By Abby Proch, former editor
Raytheon Technologies announced that it and L3Harris were selected for sensor development in phase two of the Army’s High Accuracy Detection and Exploitation System (HADES), an intelligence, surveillance, and reconnaissance program. The two will compete to provide the latest updates in a program that aims to “provide deep-sensing intelligence collection of indicators and warnings, electronic order of battle, and patterns of life for target development,” according to Dennis Teefy, project director for sensors-aerial intelligence at the Program Executive Office for Intelligence, Electronic Warfare and Sensors.
But later in the week, China sanctioned Raytheon Technologies CEO Gregory Hayes and Boeing Defense, Space & Security CEO Ted Colbert after the two defense contractor’s weapons were part of an approved arms deal with Taiwan. The Biden administration approved $665 million in Raytheon radar technologies for the Surveillance Radar Program (SRP), as well as $355 million worth of Harpoon Block II Missiles and related equipment from Boeing. The effects of the sanctions are as yet unclear, but the Associated Press reports that the actions are likely just symbolic. China had sanctioned the companies earlier in the year again due to an arm’s deal it believes “undermined China's security interests, seriously undermined China-U.S. relations and peace and stability in the Taiwan Strait,” according to a Feb. 21 Reuters report.
Wrapping up prime contractor news, Lockheed Martin delivered a 300-kW laser for the Pentagon’s High Energy Laser Scaling Initiative (HELSI) ahead of schedule. The laser will participate in a high energy laser demonstration later this year. Lockheed Martin joined the HELSI back in 2019 to help “strengthen the directed energy industrial base and improve the quality of laser beams.” High energy lasers have become a key modernization component for the Department of Defense (DoD). For their part, Boeing and General Atomics Electromagnetic Systems are also building a 300-kW laser for another program, and Raytheon has already supplied 50-kW lasers mounted to a Stryker vehicle.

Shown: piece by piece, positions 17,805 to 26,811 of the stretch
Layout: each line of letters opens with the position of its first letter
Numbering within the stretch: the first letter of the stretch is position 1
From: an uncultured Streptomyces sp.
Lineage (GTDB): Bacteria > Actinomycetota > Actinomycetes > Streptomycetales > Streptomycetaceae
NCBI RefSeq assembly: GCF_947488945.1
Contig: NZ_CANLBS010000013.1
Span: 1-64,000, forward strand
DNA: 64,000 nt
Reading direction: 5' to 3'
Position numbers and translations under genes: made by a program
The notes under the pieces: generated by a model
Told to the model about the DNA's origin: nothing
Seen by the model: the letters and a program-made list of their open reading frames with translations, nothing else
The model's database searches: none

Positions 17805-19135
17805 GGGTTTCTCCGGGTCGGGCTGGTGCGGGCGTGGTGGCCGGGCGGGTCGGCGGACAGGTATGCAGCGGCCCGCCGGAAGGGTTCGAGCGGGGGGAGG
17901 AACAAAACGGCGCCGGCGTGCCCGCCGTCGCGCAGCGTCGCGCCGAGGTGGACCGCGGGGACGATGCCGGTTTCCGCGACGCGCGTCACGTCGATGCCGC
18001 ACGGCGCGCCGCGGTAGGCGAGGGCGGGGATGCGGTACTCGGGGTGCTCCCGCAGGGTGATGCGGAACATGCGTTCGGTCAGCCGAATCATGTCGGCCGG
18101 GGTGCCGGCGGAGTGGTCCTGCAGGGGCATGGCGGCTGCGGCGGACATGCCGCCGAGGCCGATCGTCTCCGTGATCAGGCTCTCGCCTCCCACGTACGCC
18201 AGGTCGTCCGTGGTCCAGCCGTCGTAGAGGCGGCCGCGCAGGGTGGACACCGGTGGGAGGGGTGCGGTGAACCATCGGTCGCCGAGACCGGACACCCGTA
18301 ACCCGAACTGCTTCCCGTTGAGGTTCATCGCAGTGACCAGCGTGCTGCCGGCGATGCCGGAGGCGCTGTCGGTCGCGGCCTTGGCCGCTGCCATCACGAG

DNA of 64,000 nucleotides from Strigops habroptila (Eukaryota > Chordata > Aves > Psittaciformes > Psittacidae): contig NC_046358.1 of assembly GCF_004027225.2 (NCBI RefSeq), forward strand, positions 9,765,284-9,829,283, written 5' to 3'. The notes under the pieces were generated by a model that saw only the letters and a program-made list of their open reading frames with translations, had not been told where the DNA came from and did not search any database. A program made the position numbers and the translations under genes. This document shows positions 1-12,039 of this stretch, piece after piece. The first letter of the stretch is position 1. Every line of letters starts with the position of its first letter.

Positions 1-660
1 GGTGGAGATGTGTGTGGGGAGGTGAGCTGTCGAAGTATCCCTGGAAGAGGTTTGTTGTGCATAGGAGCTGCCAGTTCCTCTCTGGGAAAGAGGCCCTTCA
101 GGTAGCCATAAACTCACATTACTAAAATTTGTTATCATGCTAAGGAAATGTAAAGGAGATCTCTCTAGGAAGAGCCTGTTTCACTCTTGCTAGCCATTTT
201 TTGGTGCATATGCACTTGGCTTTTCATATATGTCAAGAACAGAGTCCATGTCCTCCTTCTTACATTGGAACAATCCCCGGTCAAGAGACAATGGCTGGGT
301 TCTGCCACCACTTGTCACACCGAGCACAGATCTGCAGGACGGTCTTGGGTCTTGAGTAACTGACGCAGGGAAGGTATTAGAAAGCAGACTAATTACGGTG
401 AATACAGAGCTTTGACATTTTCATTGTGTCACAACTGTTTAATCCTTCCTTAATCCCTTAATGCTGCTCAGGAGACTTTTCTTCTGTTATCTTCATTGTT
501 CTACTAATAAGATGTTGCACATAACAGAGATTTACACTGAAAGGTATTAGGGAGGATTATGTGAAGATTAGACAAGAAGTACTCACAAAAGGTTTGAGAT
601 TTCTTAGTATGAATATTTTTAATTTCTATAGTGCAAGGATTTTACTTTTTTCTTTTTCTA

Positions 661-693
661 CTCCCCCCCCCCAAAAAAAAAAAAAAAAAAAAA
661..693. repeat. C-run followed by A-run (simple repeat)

Coherent has secured a Phase 1 contract with DARPA under the Space-Based Adaptive Communications Node (Space-BACN) program, an endeavor seeking to incorporate optical transceivers that “support multiple optical waveforms at total data rates of up to 100Gbps on a single wavelength, while simultaneously meeting stringent size, weight, power and cost (SWaP-C) constraints.” Right now, many of the optical inter-satellite links (OISLs) aren’t compatible and so LEO satellites aren’t able to openly communicate as hoped. Space-BACN intends to bridge the communications gap between privately held and government satellite constellations.
In another DARPA initiative, small companies without security clearance now have a seat at the table with DoD officials. Under traditional circumstances, companies must have a facilities security clearance and employee security clearances to conduct classified work. One hang-up for industry is that companies must have an existing contract to justify the clearance. And so, that leaves some companies on the outside looking in. Now, DARPA has introduced its Bringing Classified Innovation to Defense and Government Systems (BRIDGES) program wherein it plans to sponsor companies looking to become DoD partners. BRIDGES will provide the companies with a facility clearance, enable classified-level discussions, and give access to classified locations and networks to conduct classified work. BRIDGES is expected to last 30 months and will provide $50,000 to every 12 months to selected companies. More details on how to participate will be posted to SAM.gov in October.
New high-energy, low-dispersions (HELD) multi-layer dielectric pulse compression gratings from the Lawrence Livermore National Laboratory will soon help the world’s most powerful laser system deliver as much as 10 petawatts of peak power. The HELD gratings are destined for the L4-ATON laser system at the ELI-Beamline facility in Czech Republic where the laser is said to “generate 1.5 kilojoules (kJ) of energy in 150-femtosecond (quadrillionths of a second) pulses.” The HELD gratings recently received a 2022 R&D 100 Award for their ability to develop three-and-a-half times more total energy than existing technologies.
A team of scientists at Zeiss are in the running for the 2022 German Future Prize (Deutscher Zukunftspreis) for their Lattice Lightsheet 7, a microscope that “enables three-dimensional, super-resolution imaging of living cells without causing photodamage,” according to a SPIE report. The novel microscope is based on an approach to super-resolution microscopy developed by 2014 Nobel laureate Ric Betzig. The Lattice Lightsheet 7 enables new opportunities for cancer research. And in one study, a group using the Zeiss microscope imaged the entire lifecycle of a malaria parasite entering a blood cell in three dimensions. The winner of the German Future Prize will be announced Oct. 26.
The SPIE Startup Challenge is now accepting applications. The 13th annual entrepreneurial pitch takes place at the 2023 Photonics West conference and exhibition in San Francisco, with winners announced at the challenge finals on Jan. 31. The Startup Challenge welcomes new businesses with an optics or photonics technology or application who are seeking increased exposure and funding. Judges for the competition include venture capitalists and business development experts. Some successful past winners of the award include Double Helix Optics, Cellino Biotech, and PhotoniCare. The application deadline is Oct. 20.